Never Stop review: The movie for which actor Zheng Kai gained 24kg to film

·4 min read
Never Stop stars Zheng Kai as Hao Chaoyue. (Photo: Shaw Organisation)
Never Stop stars Zheng Kai as Hao Chaoyue. (Photo: Shaw Organisation)

Length: 98 minutes
Director: Han Bowen
Cast: Zheng Kai, Li Yunrui, Cao Bingkun, Zhang Lanxin, Sandrine Pinna
Language: Mandarin with English and Chinese subtitles
Release details: In theatres 17 June (Singapore)

3 out of 5 stars

Produced by and starring Zheng Kai as Hao Chaoyue, Never Stop is a comedy sports film that throws light on the emotional turmoil that athletes experience, especially after they retire. The story follows Chaoyue who was once an outstanding runner, and his junior Wu Tianyi (Li Yunrui), who suffers from attention-deficit disorder and aspires to be like Chaoyue after seeing his competition.

However, owing to his injury and age, Chaoyue cannot seem to improve his 100-metre running time, no matter how much or well he trains. He spirals into a whirlpool of negativity, and eventually gives up running and sets up a running shoes business, only to see it crumble after falling for a scam.

On the other hand, Tianyi progresses to become a top athlete, after learning the ropes of running from Chaoyue. Before Chaoyue retires, Tianyi is still unable to overtake Chaoyue in a 100-metre race. Years later, with hopes of challenging Chaoyue again, Tianyi makes a trip back to his hometown, but Chaoyue is no longer the person he idolises.

Never Stop begins as a light-hearted drama, with Li Chen, Zheng Kai’s co-star in Chinese variety show Keep Running, taking up the role of comic relief. The 42-year-old Li Chen, who was given a hilarious bowl cut makeover, portrays Chaoyue’s 17-year-old junior Niu Tieju. Another amusing character to look out for is Chaoyue’s niece, portrayed by comedic actress Jin Jing.

But as the story goes on to illustrate the miserable Chaoyue, the tone of the film turns serious and loses all comedy elements. To a certain extent, this imbalance of tone feels awkward, which makes the whole film neither very entertaining nor very encouraging (to never stop running).

The ending could also have been better if they show how Chaoyue takes on the role of a coach to guide future athletes. A message to keep running even if on a different path, and leaving a legacy that will last forever may have been more impactful and rewarding.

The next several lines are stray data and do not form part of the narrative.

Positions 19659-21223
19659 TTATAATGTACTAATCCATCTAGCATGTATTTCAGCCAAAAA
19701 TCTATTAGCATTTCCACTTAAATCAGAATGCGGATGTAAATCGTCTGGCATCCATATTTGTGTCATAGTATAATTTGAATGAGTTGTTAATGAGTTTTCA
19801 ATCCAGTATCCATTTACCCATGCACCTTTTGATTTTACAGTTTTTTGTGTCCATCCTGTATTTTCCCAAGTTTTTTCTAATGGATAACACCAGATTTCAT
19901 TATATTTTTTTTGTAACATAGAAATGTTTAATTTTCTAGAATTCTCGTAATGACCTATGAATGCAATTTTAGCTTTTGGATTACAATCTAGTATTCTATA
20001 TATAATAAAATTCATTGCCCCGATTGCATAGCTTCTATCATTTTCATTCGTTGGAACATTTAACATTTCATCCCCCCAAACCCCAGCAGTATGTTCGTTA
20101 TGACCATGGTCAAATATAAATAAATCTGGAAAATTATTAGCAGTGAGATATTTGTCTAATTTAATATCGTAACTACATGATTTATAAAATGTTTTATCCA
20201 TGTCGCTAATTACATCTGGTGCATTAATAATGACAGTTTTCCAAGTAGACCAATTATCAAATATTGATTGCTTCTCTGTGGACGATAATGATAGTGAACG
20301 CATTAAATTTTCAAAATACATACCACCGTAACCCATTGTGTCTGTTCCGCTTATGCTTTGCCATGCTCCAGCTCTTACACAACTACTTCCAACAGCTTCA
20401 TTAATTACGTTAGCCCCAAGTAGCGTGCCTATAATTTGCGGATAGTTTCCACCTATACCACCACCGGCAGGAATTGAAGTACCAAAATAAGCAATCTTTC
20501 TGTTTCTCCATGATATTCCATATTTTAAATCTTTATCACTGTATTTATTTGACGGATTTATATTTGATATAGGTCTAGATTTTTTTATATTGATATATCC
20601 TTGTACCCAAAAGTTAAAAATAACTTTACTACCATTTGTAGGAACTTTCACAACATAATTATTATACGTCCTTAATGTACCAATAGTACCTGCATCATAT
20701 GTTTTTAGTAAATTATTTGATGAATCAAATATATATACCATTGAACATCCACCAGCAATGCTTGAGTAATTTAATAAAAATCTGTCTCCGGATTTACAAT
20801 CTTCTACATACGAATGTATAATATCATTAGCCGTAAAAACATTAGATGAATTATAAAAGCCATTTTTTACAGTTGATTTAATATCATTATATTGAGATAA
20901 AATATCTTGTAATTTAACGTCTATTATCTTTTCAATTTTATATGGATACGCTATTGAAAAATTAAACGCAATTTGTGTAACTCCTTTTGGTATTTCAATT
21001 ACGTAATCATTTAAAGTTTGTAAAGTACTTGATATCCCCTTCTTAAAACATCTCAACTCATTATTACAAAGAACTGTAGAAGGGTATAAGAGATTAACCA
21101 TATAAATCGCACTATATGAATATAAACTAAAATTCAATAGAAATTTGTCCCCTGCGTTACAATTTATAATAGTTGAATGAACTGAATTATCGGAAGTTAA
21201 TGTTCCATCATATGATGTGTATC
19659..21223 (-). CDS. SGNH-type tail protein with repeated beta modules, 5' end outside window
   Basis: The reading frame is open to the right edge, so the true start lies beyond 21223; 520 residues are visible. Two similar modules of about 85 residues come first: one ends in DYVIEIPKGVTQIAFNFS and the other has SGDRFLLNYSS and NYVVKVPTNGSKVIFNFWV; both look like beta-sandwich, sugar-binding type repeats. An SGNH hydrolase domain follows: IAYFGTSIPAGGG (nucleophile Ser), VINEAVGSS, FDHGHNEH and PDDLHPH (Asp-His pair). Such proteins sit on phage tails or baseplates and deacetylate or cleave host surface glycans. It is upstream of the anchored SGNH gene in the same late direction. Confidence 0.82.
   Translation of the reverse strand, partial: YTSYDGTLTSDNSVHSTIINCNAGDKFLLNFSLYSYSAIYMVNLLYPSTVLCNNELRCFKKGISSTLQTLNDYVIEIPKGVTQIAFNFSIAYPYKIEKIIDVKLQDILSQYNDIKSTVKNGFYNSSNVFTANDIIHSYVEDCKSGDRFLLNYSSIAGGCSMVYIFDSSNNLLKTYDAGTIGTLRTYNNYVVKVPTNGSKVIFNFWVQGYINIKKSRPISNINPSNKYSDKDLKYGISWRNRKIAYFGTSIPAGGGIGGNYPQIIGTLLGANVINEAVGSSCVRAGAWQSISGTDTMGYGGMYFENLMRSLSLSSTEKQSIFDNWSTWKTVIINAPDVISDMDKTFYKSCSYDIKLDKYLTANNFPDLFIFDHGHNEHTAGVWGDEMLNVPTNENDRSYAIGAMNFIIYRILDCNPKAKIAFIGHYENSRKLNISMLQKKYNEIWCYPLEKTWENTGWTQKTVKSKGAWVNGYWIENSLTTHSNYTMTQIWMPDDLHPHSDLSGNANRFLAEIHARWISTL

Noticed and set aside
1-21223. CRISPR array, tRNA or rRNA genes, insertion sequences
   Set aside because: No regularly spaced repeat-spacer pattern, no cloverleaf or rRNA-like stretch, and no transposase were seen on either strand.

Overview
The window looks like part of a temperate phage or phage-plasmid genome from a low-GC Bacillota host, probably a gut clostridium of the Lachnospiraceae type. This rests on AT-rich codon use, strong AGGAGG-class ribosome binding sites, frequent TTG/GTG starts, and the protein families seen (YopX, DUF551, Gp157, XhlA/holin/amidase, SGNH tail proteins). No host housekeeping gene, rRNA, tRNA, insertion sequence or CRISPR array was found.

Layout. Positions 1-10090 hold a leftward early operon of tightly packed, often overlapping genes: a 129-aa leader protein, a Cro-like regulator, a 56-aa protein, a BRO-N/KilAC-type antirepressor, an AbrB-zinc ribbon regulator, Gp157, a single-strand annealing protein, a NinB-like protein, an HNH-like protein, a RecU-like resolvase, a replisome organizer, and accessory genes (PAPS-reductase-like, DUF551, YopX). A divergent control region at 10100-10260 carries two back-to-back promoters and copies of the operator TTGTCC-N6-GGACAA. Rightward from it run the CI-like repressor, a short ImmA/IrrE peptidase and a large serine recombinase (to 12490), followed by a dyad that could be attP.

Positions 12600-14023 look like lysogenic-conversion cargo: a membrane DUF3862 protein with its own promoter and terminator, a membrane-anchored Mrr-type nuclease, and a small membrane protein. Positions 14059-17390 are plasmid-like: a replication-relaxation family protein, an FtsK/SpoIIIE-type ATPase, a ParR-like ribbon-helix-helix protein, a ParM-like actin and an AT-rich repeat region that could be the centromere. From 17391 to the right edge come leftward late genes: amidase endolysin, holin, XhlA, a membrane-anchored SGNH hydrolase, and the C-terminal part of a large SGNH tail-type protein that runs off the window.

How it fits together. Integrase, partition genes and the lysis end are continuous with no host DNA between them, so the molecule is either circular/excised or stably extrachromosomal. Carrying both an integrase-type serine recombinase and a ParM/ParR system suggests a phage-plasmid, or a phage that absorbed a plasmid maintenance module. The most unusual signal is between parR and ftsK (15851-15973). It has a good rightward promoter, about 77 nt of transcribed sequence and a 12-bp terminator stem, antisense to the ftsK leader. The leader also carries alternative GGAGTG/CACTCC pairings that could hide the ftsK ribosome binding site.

Although Never Stop is not as inspiring as expected, the actors had put in a great deal of effort for the film. Specifically, Zheng Kai had put on about 24 kilograms of weight, just to portray the image of an overweight, retired athlete — something that is usually done through special effects (think fat Thor).

Zheng Kai had put on almost 20 kilograms of weight, just to portray the image of an overweight, retired athlete. (Photo: Shaw Organisation)
Zheng Kai had put on more than 20 kilograms of weight, just to portray the image of an overweight, retired athlete. (Photo: Shaw Organisation)

In an official trailer on YouTube, Zheng Kai revealed that he ate five meals a day, and occasionally even had to force himself to eat, like an emotionless eating-robot. This is also the first time the actor had changed his body so drastically for a show. He said that it was all worth it as it would be more realistic than special effects, a crucial move in helping him shape the character.

Through the character of Chaoyue, we can indeed catch a glimpse of the untold stories of actual athletes. At one point of time in their lives, they stand in the limelight of glory, but their journeys after that are often overlooked, especially after they retire from the scene. It is eye-opening to see a career where physical capabilities will always lose to time, and there will always be someone younger and better. It is something that is so straightforward but does not usually come across your mind.

Never Stop may not be the best comedy sports film, but it is still worthwhile, given the amount of effort put into it. Besides, both Zheng Kai and Li Yunrui were Chinese national second-level athletes — the scenes of them running and training are not to be missed!

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